By Leika Kihara
TOKYO (Reuters) – Japan’s struggle to emerge from the pandemic-induced doldrums will leave the next Prime Minister Fumio Kishida with no choice but to maintain massive fiscal and monetary support for a fragile economy.
But Kishida could gradually shed the legacy of former Prime Minister Shinzo Abe’s “Abenomics” stimulus policies if he strengthens his grip on power by winning the general election due in November, some analysts say.
After winning a leadership race for the ruling Liberal Democratic Party (PLD) on Wednesday with support from various factions, Kishida is unlikely to rock the boat by anytime soon overhauling the pro-business reflationary policies undertaken by Abe and his team. successor Yoshihide Suga.
“We must compile by the end of the year a stimulus package in the amount of tens of trillions of yen,” Kishida said in a speech after the party vote, signaling that Japan will be at the lag of other advanced countries in reducing crisis policies.
Wednesday’s victory ensures that Kishida will be elected as the next prime minister at a Diet session to be convened next week, given the party’s majority in the lower house.
Analysts also expect little change in the Bank of Japan’s ultra-flexible policy given recent comments from Kishida stressing the need to support growth with massive monetary stimulus.
In the long term, however, Kishida could make some changes, especially if he gets a solid mandate by winning a lower house vote this year and an upper house election next year.
Kishida has already distanced himself from the Abenomics by calling for more focus on distributing wealth to households.
Under Abenomics – a strategy Abe rolled out in 2013 to boost growth and inflation with a mix of expansionary fiscal and monetary policies – stock prices and corporate earnings exploded. But household wealth has declined as businesses are reluctant to raise wages.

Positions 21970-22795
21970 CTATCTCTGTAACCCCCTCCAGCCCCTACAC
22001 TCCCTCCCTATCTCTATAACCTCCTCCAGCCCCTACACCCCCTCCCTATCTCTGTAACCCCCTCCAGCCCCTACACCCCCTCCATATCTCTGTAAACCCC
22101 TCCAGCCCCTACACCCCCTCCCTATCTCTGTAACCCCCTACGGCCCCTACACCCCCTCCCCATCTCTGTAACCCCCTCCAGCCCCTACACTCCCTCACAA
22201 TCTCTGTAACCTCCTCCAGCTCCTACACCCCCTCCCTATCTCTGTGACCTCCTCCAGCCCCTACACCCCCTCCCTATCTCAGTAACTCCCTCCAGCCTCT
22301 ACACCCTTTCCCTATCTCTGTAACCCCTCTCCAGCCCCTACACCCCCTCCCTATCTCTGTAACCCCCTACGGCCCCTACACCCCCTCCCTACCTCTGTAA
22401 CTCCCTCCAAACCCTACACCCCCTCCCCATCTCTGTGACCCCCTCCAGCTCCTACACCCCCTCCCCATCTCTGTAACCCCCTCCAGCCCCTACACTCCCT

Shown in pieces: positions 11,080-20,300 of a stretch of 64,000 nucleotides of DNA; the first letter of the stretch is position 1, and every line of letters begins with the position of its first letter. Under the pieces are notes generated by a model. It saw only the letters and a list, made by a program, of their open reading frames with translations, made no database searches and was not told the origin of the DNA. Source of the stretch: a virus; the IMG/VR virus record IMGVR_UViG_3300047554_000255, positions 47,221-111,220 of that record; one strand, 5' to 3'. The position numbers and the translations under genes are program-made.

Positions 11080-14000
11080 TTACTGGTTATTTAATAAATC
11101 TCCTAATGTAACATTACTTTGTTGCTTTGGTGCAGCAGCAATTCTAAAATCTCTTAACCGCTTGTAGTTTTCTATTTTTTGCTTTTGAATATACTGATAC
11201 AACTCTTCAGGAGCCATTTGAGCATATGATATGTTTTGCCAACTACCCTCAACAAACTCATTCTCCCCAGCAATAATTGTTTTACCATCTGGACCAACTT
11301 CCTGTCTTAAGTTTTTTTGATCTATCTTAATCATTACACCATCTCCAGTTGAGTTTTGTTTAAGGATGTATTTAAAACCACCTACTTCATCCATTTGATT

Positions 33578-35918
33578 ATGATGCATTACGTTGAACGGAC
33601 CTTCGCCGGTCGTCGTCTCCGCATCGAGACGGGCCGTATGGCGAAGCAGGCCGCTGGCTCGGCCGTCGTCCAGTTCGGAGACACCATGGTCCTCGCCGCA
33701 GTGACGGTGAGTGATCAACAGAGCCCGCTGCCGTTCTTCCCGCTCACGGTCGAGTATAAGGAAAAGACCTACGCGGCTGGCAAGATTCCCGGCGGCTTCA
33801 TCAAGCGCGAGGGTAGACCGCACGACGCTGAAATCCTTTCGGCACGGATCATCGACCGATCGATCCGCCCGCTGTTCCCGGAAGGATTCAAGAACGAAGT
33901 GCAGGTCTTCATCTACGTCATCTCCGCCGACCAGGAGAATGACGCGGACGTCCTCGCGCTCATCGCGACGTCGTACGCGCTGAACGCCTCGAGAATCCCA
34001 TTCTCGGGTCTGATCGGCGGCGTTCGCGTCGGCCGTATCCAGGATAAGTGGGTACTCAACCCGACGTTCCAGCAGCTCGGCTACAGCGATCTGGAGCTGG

“We cannot achieve strong growth if wealth is concentrated in the hands of a small group of people,” Kishida said at a press conference, calling for the need to create a “virtuous cycle” of growth and distribution of wealth.
“We need to close the income gap between large and small businesses, high and middle to low income households, as well as between big cities and regional areas,” he said.
Among the ways to close the wealth gap would be tax reforms, as well as housing and education support for middle-income households, Kishida said.
LESS BOJ PRESSURE
While Kishida called on the BOJ to keep its policy ultra-flexible for now as the economy tries to recover from the pandemic, he said in 2018 that monetary easing “cannot last forever” given the increasing side effects of prolonged recovery.
Kishida’s realization of the downsides of sweeping easing could mean he will rely less on monetary stimulus to spur growth, said Izuru Kato, chief economist at Totan Research.
“As prime minister, Kishida will not want a sharp reversal of monetary easing. But he will also not exert explicit pressure on the BOJ to step up stimulus measures,” Kato said.
Kishida could also have a strong influence on how quickly the central bank withdraws stimulus measures, if he stays in power long enough to choose a successor when the term of BOJ governor Haruhiko Kuroda ends in 2023.
“A debate over a post-Kuroda monetary policy framework could emerge in late 2022, around the time the US Federal Reserve could deliberate on interest rate hikes,” said Daiju Aoki, chief economist in Japan at UBS Sumi Trust Wealth Management.
“If this is the case, the government and the BOJ could be faced with the need to present their views on an exit strategy from an ultra-accommodative monetary policy,” he said.
(Reporting by Leika Kihara; Additional reporting by Tetsushi Kajimoto, Daniel Leussink and Kantaro Komiya; Editing by Ana Nicolaci da Costa)